Jennifer and Chuck Funrue are expecting a Christmas miracle – Carter Richmond Funrue.
“It’s exciting – and bittersweet,” Chuck said.
The young couple was expecting twin boys, due Dec. 26.
Then, Jenn was diagnosed with twin-to-twin transfusion syndrome, a condition that interconnects the blood vessels in the placenta where one twin becomes a donor and the other a recipient.
“The donor will have decreased blood volume, retarding growth, and decreased urinary output, providing lower than normal levels of amniotic fluid,” explained Denise Viss, a registered nurse who works with Chuck, a paramedic, at Santiam Memorial Hospital.
“The recipient’s blood volume is increased, putting strain on the heart of the baby. There is also an increase in urinary output, and higher levels of amniotic fluid.”
Failing to act immediately would mean losing the twins, so doctors at the University of California, San Francisco Children’s Hospital operated on the boys to separate the connecting blood vessels and drain fluid from the recipient baby.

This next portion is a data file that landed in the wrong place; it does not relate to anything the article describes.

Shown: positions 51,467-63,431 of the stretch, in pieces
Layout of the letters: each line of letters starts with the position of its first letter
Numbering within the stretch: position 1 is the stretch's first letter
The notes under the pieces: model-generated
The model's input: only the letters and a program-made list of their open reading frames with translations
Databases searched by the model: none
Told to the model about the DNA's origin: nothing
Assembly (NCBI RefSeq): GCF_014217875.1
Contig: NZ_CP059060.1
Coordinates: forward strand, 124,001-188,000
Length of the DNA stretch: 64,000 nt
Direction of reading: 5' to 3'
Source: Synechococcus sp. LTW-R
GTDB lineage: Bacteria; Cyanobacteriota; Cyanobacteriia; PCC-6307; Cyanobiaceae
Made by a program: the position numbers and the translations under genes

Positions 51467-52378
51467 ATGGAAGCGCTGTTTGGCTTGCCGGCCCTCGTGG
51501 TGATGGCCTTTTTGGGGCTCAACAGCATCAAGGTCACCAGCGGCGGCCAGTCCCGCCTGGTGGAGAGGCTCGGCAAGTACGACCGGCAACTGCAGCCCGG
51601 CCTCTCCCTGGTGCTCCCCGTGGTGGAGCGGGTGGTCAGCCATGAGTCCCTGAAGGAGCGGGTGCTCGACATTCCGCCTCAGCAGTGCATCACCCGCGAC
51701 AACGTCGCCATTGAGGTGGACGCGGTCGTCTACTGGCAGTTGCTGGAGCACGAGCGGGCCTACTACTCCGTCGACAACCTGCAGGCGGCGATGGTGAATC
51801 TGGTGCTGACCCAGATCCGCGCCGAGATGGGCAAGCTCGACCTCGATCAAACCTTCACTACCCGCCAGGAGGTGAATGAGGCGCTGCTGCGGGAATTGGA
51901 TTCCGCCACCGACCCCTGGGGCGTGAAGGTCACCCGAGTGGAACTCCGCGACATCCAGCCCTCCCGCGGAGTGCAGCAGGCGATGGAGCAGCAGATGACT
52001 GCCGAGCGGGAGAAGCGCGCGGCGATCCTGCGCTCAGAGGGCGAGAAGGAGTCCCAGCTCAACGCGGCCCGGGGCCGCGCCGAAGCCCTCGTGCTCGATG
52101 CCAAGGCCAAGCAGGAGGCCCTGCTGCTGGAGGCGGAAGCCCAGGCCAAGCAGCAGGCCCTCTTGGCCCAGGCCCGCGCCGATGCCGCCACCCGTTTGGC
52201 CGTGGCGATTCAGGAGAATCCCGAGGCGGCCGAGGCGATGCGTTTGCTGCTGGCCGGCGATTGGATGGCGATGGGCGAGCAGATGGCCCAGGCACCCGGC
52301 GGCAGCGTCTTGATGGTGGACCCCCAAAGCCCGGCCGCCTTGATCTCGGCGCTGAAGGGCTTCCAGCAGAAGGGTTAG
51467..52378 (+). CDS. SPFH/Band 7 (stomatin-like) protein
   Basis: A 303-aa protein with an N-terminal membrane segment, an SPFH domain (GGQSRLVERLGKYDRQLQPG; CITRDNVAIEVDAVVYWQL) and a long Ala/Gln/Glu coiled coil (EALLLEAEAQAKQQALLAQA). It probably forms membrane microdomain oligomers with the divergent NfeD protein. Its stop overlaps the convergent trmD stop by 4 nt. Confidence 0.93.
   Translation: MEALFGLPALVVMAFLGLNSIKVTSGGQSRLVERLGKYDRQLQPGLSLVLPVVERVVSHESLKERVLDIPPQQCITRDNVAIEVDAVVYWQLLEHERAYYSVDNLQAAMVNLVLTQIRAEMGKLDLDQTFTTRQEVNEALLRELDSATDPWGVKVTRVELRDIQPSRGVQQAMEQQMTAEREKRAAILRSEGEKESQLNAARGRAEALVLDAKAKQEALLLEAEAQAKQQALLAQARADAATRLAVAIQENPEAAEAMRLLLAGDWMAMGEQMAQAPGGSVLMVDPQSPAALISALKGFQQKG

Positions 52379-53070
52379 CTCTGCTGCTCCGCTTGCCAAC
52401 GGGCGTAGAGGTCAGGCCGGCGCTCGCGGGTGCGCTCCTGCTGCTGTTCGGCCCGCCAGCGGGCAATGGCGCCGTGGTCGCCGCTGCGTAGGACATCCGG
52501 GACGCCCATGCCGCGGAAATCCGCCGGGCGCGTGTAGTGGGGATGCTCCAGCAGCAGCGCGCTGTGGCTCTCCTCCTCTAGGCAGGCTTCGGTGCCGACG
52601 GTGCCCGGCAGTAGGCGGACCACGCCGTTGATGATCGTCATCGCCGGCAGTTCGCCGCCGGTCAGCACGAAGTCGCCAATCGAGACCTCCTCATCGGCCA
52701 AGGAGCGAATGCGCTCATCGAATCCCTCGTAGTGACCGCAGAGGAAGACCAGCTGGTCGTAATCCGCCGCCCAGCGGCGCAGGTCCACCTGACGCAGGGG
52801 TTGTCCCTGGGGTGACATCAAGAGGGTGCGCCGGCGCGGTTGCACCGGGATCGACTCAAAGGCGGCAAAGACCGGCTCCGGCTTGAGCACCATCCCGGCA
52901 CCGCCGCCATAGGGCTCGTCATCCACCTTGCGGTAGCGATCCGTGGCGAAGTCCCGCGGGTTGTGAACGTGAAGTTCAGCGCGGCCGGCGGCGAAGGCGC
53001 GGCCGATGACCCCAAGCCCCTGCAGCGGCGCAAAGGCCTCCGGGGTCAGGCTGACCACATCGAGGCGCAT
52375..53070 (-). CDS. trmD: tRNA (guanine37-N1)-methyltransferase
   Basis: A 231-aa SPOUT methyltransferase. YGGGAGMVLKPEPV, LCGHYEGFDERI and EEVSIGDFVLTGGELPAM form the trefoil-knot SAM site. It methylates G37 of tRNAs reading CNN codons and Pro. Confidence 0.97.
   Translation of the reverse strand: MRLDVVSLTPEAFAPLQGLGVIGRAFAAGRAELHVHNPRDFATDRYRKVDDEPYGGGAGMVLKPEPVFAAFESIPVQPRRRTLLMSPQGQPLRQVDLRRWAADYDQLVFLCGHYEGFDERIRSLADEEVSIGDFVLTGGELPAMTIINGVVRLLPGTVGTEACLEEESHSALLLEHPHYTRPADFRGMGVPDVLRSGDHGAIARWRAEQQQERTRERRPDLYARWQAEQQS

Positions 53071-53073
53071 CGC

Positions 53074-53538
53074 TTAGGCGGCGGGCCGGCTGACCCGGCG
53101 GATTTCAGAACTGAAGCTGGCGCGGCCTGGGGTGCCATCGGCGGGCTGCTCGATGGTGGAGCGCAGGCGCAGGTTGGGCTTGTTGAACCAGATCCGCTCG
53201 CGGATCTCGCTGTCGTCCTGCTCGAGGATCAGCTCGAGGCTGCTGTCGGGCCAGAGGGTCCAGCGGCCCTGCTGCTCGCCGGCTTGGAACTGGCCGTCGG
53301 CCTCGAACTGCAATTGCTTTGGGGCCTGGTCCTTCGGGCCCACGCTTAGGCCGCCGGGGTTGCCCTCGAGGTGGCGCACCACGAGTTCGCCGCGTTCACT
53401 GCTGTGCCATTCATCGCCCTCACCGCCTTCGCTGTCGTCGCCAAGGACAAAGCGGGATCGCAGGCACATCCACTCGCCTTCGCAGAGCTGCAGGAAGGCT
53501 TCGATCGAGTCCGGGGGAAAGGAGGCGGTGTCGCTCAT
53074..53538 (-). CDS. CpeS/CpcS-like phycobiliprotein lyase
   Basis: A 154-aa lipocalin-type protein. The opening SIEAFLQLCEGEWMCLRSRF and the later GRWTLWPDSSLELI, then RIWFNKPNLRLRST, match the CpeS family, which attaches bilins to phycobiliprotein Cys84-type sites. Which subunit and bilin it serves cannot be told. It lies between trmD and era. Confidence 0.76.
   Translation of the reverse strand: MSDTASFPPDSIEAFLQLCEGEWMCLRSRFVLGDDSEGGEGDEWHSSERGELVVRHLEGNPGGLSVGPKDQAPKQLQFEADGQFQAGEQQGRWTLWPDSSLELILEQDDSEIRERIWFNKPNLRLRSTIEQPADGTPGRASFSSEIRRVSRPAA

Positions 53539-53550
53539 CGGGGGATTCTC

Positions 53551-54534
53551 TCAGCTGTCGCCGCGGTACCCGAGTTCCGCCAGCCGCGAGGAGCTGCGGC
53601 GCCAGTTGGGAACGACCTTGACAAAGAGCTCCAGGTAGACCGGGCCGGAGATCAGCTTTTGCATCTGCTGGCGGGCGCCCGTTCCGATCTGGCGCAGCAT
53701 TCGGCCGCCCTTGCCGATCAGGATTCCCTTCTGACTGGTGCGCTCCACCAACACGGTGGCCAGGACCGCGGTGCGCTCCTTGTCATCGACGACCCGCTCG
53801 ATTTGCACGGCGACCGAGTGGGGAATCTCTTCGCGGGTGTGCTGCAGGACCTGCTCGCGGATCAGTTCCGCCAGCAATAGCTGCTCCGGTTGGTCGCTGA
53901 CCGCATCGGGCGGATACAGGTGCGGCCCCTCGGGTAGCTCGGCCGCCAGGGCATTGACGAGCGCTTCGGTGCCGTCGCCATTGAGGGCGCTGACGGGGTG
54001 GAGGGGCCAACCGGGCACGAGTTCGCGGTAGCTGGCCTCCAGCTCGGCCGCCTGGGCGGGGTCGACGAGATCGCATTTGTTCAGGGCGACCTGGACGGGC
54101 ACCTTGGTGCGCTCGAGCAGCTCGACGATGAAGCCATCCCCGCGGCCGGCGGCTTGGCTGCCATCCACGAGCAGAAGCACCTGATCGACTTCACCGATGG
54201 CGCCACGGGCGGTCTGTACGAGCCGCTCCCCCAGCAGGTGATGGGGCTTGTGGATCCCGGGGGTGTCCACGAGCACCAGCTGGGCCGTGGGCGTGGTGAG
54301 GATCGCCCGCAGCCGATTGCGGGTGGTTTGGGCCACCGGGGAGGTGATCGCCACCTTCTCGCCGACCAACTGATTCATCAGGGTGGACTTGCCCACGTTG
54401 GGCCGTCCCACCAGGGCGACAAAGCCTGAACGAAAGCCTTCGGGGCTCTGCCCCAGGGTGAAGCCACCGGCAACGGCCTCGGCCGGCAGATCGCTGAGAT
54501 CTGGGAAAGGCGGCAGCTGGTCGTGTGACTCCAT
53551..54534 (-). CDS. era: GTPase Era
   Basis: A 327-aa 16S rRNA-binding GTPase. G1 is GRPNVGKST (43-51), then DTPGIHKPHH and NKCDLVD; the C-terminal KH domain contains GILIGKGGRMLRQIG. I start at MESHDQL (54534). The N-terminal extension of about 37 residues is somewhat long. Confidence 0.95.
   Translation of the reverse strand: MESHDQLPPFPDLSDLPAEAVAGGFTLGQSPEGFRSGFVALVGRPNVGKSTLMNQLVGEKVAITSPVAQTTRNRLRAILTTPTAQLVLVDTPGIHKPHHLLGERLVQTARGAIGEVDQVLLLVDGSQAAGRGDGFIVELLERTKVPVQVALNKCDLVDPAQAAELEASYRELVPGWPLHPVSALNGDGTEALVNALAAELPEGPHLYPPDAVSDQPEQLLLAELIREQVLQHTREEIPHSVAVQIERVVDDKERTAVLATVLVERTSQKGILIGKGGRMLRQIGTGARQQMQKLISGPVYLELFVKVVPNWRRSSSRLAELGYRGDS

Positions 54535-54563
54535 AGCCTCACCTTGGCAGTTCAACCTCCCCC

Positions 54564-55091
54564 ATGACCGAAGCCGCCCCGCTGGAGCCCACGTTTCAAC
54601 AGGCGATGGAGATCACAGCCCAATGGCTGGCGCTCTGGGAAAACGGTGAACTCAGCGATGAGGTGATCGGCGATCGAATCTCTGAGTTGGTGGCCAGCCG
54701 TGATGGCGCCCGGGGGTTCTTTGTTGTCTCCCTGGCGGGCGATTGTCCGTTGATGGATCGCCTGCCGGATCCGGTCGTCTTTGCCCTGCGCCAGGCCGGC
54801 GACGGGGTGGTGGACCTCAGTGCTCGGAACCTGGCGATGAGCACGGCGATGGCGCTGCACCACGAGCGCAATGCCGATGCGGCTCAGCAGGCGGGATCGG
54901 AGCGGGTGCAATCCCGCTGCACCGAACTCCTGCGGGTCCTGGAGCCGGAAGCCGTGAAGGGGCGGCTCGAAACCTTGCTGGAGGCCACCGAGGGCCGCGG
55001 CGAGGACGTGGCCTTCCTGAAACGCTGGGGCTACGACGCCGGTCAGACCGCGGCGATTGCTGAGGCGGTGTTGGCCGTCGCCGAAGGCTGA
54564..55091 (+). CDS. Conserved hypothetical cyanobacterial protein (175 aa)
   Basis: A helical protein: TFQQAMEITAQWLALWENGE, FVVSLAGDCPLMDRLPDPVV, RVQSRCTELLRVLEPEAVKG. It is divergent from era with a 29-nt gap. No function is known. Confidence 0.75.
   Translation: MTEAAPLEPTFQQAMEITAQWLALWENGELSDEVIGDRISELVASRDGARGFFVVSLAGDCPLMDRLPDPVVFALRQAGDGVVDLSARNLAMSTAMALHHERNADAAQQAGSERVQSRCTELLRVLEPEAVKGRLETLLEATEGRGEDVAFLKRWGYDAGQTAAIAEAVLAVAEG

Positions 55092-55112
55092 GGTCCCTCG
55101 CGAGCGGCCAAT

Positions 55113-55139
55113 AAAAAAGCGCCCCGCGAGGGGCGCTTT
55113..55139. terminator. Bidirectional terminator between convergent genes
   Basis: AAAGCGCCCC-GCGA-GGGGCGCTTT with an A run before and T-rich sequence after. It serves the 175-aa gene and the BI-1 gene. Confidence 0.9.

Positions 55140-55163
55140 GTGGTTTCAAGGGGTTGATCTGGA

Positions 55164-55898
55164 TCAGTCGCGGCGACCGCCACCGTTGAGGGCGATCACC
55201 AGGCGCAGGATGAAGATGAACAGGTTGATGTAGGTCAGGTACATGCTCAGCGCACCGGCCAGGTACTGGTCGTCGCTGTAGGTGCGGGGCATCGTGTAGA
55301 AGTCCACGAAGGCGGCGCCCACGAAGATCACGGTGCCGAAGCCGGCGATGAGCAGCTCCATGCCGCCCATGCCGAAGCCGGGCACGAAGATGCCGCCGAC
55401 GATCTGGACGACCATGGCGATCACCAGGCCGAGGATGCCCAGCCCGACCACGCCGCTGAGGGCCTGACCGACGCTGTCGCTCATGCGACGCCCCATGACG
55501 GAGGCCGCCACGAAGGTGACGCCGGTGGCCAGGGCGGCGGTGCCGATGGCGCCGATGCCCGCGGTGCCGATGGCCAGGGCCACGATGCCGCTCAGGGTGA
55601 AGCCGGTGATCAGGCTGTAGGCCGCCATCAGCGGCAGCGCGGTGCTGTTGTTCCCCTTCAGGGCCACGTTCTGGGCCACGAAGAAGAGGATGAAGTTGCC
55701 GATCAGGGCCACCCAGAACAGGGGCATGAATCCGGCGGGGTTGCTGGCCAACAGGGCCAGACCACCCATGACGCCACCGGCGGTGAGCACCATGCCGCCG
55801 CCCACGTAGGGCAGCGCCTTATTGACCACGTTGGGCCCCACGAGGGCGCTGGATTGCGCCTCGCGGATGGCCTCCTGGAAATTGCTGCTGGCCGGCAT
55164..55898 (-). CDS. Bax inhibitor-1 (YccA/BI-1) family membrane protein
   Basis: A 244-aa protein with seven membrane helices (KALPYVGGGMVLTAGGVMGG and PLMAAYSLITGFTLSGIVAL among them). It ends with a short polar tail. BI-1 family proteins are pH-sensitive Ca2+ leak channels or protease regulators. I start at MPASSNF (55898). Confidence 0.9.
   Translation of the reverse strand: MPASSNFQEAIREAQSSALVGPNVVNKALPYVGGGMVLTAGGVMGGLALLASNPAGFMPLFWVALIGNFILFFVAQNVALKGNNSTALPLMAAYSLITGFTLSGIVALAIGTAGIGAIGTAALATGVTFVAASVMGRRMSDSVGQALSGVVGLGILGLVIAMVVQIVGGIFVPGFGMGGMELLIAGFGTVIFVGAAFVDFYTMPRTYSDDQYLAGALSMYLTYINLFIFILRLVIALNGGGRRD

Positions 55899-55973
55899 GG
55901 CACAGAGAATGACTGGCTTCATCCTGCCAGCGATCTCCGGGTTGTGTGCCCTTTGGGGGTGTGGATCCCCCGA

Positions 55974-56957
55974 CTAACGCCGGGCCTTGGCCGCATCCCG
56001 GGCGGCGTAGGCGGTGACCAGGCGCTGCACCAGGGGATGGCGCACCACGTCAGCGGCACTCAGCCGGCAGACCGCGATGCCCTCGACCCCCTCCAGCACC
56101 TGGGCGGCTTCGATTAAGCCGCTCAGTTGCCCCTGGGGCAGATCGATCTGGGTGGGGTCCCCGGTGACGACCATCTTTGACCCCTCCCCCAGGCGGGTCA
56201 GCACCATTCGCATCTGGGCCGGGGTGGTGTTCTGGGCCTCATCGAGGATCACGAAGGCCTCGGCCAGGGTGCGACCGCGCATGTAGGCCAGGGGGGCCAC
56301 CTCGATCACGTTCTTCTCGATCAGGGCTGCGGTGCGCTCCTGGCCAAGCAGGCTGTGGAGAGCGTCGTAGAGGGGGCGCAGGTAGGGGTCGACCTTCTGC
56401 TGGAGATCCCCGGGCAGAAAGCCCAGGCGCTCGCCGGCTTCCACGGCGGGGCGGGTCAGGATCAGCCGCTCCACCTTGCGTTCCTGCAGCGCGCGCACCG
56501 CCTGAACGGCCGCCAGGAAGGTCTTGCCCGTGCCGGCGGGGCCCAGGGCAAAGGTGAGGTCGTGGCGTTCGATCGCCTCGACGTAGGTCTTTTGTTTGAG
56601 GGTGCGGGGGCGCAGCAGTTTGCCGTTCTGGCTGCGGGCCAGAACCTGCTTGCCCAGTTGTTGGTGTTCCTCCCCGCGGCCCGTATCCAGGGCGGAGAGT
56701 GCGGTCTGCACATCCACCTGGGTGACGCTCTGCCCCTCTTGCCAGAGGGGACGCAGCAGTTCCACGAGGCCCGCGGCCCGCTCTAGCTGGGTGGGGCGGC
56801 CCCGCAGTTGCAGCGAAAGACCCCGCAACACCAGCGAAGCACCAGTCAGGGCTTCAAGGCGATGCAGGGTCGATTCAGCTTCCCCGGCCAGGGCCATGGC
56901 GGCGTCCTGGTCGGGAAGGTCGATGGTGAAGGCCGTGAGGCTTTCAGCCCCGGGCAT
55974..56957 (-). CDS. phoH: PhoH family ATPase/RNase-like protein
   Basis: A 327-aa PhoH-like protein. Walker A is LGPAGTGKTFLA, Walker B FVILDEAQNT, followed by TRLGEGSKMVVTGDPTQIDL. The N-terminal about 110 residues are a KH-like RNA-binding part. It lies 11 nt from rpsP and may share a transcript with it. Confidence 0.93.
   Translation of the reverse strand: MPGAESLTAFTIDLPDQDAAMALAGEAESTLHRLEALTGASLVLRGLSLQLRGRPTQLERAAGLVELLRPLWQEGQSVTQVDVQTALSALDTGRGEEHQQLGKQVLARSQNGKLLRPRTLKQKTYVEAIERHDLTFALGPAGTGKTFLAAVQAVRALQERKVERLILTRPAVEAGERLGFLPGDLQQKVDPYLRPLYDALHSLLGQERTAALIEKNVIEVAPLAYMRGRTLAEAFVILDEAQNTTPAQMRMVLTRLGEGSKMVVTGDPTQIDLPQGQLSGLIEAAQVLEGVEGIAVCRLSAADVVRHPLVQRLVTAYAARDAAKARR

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“Unfortunately, baby B, the donor, suffered a massive stroke and bleeding in the brain,” Viss said. “The hard decision had to be made to say good-bye to Preston Joseph, and focus on saving baby A, Carter Richmond.”
A second surgery severed Preston’s umbilical cord so that Carter has the best possible chance to survive, Viss said.
“Now that she’s done with surgeries, Jenn has to carry both boys until Carter can be delivered,” she said.
“Every ultrasound they go to, every time she feels a kick in her belly, they come to the hard realization that one of their sons is dead, and still inside of her. It is a constant reminder of the blessing of Carter and pain of losing Preston.”
Chuck Funrue said the experience has been bittersweet.
“On one hand, we have Carter, who seems to be safe, sound and thriving,” he said. “On the other hand, we lost Preston. It’s a balance between being grateful and feeling grief. Some days, we feel good. Some days, we don’t.”
Funrue said dealing with the loss of one son has been tougher since multiple ultrasounds, necessary for the medical problem, allowed them to watch the two boys grow, suck thumbs, kick – all the things that babies do.
“We were very attached to both of them,” he said. “They weren’t just a thought, but very real to us.”
The Funrues expect Carter’s arrival to help them adjust to the loss of his twin.
“He’ll keep us busy!” Chuck said.